British Standards and CE Marking of Cast Stone
The UK has gone through a transition period from the Construction Products Directive (CPD) into the full introduction of the Construction Products Regulation (CPR) on 1st July 2013. At that time CE marking became mandatory for certain construction products which are covered by harmonised European standards, where the Annex Z of the relevant European Standard details the requirements for CE marking.
A CE mark is a logo and Declaration of Conformity which is affixed by the manufacturer to a product to indicate that the product conforms to certain safety requirements in the Building Regulations in the country where the products are intended to be used.
The United Kingdom Cast Stone Association (UKCSA) has been involved in recent years with the BSI, and other industry bodies, in clarifying the Scope of BS 1217, the British Standard Specification for Cast Stone, and any potential conflicts it may have with BS EN 771-5, the European Standard for “Manufactured stone masonry units”. The results of our findings indicate that the only clear requirement for CE Marking is for standard sized ashlar blocks, which do fall under the requirements of BS EN 771-5 and legally require CE marking from 1st July 2013.
For Further guidance UKCSA has produced a "Cast Stone CE Marking Checklist", and a "Standards & CE Marking Requirements for Cast Stone" document, which are both available to download below, and should be read together with the European Commission's "CPR 07/07/1" document, which expands on the definition of derogation.
All units greater than 650 mm in any dimension, or containing reinforcement or fixings, will remain under BS 1217, and as this is not a harmonised Standard there is absolutely no requirement for these products to be CE marked and it would be illegal to do so under the current regulations.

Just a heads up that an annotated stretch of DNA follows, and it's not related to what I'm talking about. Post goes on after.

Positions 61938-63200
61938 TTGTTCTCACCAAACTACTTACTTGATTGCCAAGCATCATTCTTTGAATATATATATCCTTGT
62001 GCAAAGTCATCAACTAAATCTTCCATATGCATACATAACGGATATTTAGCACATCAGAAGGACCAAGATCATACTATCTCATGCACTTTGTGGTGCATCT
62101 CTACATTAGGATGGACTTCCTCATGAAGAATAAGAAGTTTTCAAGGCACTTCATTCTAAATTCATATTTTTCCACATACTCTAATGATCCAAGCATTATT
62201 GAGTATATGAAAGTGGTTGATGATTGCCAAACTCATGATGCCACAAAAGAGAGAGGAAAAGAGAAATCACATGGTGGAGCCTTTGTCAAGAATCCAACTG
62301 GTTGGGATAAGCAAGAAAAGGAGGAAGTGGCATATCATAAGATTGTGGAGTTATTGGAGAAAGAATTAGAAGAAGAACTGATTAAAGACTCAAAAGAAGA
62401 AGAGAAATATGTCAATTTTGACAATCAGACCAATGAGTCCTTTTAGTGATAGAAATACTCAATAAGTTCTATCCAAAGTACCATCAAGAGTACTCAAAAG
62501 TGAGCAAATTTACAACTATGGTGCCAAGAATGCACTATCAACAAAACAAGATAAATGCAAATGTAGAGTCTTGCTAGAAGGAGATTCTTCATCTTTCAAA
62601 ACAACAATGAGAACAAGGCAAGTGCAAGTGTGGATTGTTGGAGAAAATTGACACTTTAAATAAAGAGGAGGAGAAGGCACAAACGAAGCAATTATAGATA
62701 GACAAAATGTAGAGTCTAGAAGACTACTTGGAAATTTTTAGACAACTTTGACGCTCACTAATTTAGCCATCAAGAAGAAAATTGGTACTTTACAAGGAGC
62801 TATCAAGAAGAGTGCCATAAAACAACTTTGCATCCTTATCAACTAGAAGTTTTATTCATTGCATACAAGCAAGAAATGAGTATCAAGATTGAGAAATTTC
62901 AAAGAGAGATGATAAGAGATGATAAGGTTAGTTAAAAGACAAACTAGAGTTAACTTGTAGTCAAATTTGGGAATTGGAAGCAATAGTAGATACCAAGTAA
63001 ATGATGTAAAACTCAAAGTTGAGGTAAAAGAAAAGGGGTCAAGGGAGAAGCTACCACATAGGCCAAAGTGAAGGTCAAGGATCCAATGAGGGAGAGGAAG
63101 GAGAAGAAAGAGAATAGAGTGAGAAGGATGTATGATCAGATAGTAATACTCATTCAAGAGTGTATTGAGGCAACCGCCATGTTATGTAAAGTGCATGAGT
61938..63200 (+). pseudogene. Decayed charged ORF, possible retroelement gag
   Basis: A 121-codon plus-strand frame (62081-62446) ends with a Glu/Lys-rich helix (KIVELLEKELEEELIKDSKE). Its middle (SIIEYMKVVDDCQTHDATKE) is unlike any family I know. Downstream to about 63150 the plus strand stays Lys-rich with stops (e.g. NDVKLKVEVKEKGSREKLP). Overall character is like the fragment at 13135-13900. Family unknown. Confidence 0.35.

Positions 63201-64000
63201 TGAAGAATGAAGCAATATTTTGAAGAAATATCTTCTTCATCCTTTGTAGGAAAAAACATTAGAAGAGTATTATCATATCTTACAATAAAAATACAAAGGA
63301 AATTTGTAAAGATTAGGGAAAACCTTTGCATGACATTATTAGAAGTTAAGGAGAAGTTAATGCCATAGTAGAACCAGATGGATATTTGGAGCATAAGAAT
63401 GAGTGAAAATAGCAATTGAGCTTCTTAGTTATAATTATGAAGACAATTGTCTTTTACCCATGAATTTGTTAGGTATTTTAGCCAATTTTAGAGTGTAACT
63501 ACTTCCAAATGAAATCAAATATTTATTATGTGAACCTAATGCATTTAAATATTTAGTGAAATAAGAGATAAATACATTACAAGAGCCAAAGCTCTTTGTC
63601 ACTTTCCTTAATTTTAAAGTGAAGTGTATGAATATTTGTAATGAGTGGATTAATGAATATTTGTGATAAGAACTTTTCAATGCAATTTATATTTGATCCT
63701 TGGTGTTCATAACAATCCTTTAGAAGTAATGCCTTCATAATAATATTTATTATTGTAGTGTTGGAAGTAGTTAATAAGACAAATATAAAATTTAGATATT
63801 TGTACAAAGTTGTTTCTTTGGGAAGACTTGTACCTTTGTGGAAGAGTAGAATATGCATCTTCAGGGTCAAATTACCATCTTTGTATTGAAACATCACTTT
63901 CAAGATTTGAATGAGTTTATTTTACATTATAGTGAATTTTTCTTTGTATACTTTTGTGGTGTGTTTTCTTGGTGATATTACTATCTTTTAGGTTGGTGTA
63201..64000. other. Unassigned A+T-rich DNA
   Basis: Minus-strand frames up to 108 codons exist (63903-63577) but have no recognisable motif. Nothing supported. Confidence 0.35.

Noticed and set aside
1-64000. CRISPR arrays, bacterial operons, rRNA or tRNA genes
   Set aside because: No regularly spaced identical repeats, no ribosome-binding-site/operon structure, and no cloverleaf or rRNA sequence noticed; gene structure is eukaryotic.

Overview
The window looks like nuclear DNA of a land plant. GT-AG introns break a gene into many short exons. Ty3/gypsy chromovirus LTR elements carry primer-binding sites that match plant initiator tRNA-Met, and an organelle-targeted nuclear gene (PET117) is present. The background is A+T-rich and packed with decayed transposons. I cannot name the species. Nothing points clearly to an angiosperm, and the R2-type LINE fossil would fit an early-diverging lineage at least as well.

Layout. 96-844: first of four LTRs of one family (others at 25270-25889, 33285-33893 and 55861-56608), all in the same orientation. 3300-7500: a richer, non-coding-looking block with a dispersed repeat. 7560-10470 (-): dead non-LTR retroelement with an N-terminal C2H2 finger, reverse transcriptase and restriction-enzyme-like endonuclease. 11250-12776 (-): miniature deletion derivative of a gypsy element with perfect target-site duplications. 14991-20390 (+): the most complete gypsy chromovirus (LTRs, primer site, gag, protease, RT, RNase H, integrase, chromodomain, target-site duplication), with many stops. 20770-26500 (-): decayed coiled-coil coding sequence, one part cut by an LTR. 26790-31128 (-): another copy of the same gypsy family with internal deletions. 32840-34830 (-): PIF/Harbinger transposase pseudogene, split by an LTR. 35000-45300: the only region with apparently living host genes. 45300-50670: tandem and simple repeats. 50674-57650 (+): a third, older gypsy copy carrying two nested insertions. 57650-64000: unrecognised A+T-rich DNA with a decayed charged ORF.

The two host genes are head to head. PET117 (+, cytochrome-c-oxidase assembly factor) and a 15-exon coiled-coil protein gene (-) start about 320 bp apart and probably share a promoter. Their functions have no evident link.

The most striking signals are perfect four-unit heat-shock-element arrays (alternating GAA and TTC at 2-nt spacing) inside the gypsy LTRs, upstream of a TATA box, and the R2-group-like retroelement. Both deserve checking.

The United Kingdom Cast Stone Association was also involved with the British Standards Institute during 2013 in a complete review of British Standards BS 5642 :Part 1, Sills, and :Part 2 Copings. In February 2014 the BSI re-issued the two parts of BS 5642, and they now state that Cast Stone sills, copings and cappings “shall be made in accordance with BS 1217”. BS 5642 is not a harmonised European Standard and therefore it is again illegal to CE Mark to either part of this British Standard.
Other harmonised product specific Standards may exist, and products supplied to these Standards would require CE Marking e.g. BS EN 845-2 Lintels.
It should be recognised that many of the alternative Standards have performance criteria that fall well below that set by UKCSA and its members.
Cast stone products manufactured by an UKCSA Full Member to the Association’s stringent requirements and specification are already supplied to a standard in excess of the BS 1217 requirements.
The BSI themselves have stated "CE marking itself is not about quality, nor is it intended to convey any meaning to specifiers, purchasers or end users who are, after all, reasonably entitled to assume that what they buy from a reputable source is legal". They go on to state "the CE marking indicates that the manufacturer has met the minimum legal requirements for their products in regard to health and safety under European Directives. CE marking is not, therefore, intended to be a quality mark".
However, in 2013 the UK Cast Stone Association introduced its own Quality Mark Scheme for cast stone, which all UKCSA manufacturing members are required to comply with. The UKCSA Quality Mark gives further reassurance to users and specifiers of cast stone, that the cast stone they are using which has been purchased from an UKCSA Member is durable, and produced to the highest standards.
Aspects of cast stone which are covered by the UKCSA Quality Mark include:
- Material type: dry-cast cast stone, wet-cast cast stone or fibre reinforced cast stone,
- Compressive strength,
- Dimensional tolerance,
- Flatness of plane,
- Durability and weathering grade,
- Freeze thaw resistance,
- Bond Strength,
- Thermal conductivity,
- Resistance to fire.
- Acceptability of surface finish,